Established product prices
When a company establishes product or service prices, this means it has determined the cost of production and the margin necessary for generating revenue. When businesses provide products and services to customers, they finalize all related prices. This means that each price represents a revenue source, resulting in revenue recognition when businesses make products and services available for sale.
This condition outlines that revenue is recognizable when companies issue a bill of sale when completing transactions. Similar to recognizing revenue for net period contracts, collectible billing recognizes revenue when you record and send credit invoices. Businesses that offer credit terms to customers set a date for future payments, although these payment periods can be according to the company and client's schedule preferences.
Recognizing payments in advance
GAAP also states if a company receives payment in advance for a product or service, this revenue is recognizable for the accounting period. For example, assume a landscaping company provides services for $250 per month. If a client pays for the next month in advance, the company can recognize the total $500 as revenue for the accounting period.
Related: 10 GAAP Guidelines
How can you satisfy the revenue recognition principle?
GAAP recognizes revenue in several steps, which accountants use when recording revenue:
1. Determine the type of business and client contract
Understanding the type of business contract your company establishes with clients is essential in determining whether GAAP recognizes the generated revenue from contract transactions. You can refer to the GAAP criteria for identifying whether the contract type includes revenue that is recognizable for the accounting period. Additionally, both the customer and business should agree to the contract terms.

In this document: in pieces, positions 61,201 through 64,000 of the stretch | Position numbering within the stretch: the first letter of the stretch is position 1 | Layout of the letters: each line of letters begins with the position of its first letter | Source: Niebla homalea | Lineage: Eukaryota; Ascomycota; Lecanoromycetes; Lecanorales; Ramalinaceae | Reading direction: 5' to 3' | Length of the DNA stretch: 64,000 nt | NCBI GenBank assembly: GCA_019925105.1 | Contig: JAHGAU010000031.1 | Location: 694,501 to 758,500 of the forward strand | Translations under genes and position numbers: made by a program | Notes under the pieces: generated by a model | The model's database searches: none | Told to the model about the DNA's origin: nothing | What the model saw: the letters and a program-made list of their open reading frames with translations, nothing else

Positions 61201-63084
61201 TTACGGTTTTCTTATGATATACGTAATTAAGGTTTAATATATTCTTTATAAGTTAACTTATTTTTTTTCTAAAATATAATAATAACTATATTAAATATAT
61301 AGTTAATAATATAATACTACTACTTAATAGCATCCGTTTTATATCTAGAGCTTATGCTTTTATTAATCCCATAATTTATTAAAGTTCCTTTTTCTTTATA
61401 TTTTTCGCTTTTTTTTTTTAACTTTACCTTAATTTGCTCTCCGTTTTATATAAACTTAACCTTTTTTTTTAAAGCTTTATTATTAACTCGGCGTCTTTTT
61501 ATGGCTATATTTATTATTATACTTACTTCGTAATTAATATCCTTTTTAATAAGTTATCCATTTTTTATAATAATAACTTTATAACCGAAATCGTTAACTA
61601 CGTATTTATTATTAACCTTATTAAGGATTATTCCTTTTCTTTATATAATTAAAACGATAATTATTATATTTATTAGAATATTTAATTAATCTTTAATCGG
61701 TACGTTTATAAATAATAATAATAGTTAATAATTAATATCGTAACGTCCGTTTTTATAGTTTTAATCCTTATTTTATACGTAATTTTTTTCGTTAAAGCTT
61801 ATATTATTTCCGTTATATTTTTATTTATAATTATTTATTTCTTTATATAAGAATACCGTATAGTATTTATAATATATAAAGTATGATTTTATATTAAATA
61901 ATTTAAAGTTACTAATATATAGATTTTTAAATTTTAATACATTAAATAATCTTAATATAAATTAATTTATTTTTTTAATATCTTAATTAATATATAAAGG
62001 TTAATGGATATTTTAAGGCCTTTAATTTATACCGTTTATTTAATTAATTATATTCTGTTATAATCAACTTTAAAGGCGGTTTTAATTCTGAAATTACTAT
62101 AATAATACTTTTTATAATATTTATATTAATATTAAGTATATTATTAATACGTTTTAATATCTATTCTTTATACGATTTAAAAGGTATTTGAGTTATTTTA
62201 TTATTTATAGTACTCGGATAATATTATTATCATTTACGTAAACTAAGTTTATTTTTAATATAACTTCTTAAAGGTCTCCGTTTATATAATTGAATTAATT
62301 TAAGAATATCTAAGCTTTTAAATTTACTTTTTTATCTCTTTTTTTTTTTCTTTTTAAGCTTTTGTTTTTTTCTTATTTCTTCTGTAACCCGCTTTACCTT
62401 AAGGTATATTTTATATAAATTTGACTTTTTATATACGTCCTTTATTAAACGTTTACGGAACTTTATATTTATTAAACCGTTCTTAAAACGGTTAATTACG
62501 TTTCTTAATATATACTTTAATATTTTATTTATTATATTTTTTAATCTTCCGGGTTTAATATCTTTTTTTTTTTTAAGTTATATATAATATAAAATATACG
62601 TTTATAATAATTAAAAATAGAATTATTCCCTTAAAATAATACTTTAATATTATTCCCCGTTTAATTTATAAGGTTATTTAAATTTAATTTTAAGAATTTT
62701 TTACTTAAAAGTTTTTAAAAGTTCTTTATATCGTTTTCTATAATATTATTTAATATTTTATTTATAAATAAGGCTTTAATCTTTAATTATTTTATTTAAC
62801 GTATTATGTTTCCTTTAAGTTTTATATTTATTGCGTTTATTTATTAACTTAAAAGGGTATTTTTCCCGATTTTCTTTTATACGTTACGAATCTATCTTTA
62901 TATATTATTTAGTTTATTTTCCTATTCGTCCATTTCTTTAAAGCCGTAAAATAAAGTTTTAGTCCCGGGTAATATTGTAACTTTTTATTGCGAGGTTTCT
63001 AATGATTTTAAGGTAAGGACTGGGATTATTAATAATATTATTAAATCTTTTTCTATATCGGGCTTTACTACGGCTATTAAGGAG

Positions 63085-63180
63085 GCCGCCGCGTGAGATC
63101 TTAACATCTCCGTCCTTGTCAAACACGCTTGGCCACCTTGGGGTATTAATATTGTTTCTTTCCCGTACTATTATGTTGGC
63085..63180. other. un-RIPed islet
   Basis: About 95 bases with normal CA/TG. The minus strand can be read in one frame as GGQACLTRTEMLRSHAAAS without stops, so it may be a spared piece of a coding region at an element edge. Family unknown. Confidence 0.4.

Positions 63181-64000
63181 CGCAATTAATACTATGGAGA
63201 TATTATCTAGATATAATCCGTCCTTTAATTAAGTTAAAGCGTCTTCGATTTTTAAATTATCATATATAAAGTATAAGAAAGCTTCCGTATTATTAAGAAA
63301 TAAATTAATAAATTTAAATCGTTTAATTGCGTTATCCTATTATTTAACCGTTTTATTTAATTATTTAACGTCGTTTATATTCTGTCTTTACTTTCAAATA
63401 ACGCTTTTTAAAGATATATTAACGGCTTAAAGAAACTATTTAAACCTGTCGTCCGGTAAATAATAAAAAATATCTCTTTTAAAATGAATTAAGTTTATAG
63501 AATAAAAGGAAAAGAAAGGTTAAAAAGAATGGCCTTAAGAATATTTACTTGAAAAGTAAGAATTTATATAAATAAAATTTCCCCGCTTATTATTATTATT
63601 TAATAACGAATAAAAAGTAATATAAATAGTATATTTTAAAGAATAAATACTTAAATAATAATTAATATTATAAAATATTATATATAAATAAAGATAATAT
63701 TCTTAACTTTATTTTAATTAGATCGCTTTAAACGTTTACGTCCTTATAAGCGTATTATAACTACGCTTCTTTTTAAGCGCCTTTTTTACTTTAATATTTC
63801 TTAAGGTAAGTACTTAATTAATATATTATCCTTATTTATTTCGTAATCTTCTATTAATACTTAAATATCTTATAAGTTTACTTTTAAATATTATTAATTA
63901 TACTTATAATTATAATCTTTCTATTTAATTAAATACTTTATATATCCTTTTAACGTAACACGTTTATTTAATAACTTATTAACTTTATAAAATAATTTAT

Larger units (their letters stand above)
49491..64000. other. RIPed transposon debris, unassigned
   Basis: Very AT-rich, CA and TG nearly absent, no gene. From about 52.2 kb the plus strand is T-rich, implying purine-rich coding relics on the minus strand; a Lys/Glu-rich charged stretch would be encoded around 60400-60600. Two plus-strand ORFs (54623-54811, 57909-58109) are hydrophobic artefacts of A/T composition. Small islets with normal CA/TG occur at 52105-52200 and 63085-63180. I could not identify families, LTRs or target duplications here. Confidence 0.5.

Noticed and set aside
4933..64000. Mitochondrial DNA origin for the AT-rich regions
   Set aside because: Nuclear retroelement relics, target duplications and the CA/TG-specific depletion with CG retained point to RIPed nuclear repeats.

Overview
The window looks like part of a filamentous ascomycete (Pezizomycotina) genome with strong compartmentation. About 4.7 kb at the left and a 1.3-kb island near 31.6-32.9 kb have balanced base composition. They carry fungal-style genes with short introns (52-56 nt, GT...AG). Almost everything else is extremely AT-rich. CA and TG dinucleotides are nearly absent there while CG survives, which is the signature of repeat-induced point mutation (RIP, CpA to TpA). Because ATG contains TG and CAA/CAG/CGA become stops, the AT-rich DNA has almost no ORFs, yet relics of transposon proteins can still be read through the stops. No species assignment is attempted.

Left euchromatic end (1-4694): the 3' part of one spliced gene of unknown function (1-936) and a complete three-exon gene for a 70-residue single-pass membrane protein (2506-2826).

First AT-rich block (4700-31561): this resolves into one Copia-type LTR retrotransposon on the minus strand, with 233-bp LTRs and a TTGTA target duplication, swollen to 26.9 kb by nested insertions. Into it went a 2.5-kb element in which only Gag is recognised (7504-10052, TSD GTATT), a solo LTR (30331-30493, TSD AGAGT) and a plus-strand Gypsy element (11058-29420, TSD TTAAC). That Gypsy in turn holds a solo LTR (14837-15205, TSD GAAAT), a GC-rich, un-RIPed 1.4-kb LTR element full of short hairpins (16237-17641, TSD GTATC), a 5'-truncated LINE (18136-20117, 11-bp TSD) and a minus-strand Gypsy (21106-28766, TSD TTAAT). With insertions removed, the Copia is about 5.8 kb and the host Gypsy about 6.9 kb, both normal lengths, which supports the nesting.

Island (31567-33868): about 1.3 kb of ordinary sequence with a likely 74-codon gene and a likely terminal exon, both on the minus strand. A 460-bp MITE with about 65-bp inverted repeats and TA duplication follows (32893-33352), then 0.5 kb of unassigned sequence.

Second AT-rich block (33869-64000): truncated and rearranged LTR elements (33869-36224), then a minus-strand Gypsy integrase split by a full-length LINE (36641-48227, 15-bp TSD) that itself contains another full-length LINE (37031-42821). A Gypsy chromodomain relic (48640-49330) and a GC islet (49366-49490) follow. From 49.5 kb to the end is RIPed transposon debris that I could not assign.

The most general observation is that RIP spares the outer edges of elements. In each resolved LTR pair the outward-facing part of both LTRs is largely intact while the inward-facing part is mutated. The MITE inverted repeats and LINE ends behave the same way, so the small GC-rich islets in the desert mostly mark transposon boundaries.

2. Ensure compliance with all contract requirements
Once you understand the contract type, check whether it meets GAAP outlines for performance standards. This means that customers must meet all obligations that sales contracts outline before a company can recognize the revenue from the transaction. For instance, if an HVAC service contract outlines that a provider must perform a diagnostic check, system cleaning and the specific contract job, there are three separate performance conditions that the provider must meet in order to recognize the revenue they earn from the service call.
3. Document the product or service cost
The price for the product or service must also be final. This means that once a business sets its product or service prices, it can recognize earned revenue when customers purchase the items. This step satisfies the recognition principle because it accounts for fixed-price items. Companies account for revenue as transactions occur, whether on a credit or cash basis, as product and services prices shouldn't vary.
4. Compare the price to the contract performance standards
When a business meets both performance and price standards to comply with contract obligations, it can recognize the revenue relating to each performance condition. For instance, a subscription service provider offers one free month of service to new customers. By giving customers one free month of service, the provider is fulfilling two separate performance conditions. The provider is first meeting the free service month obligation then meeting its service obligations. While new customers aren't paying for their first month of service, the company only recognizes the revenue from the second month after it fulfills its service offering.
5. Recognize company revenue when income meets GAAP conditions
When evaluating the conditions of product and service contracts, ensure these criteria satisfy the GAAP conditions for revenue recognition. Once a business meets all performance conditions that it establishes in contracts with customers, it can account for all earned revenue as customers finalize transactions. This means that once a company delivers a product, bills an invoice or extends a credit contract, it can recognize the revenue prior to receiving payment. When a service provider fulfills all obligations it outlines in its service contracts, it can record the revenue associated with each service transaction.
Please note that none of the companies mentioned in this article are affiliated with Indeed.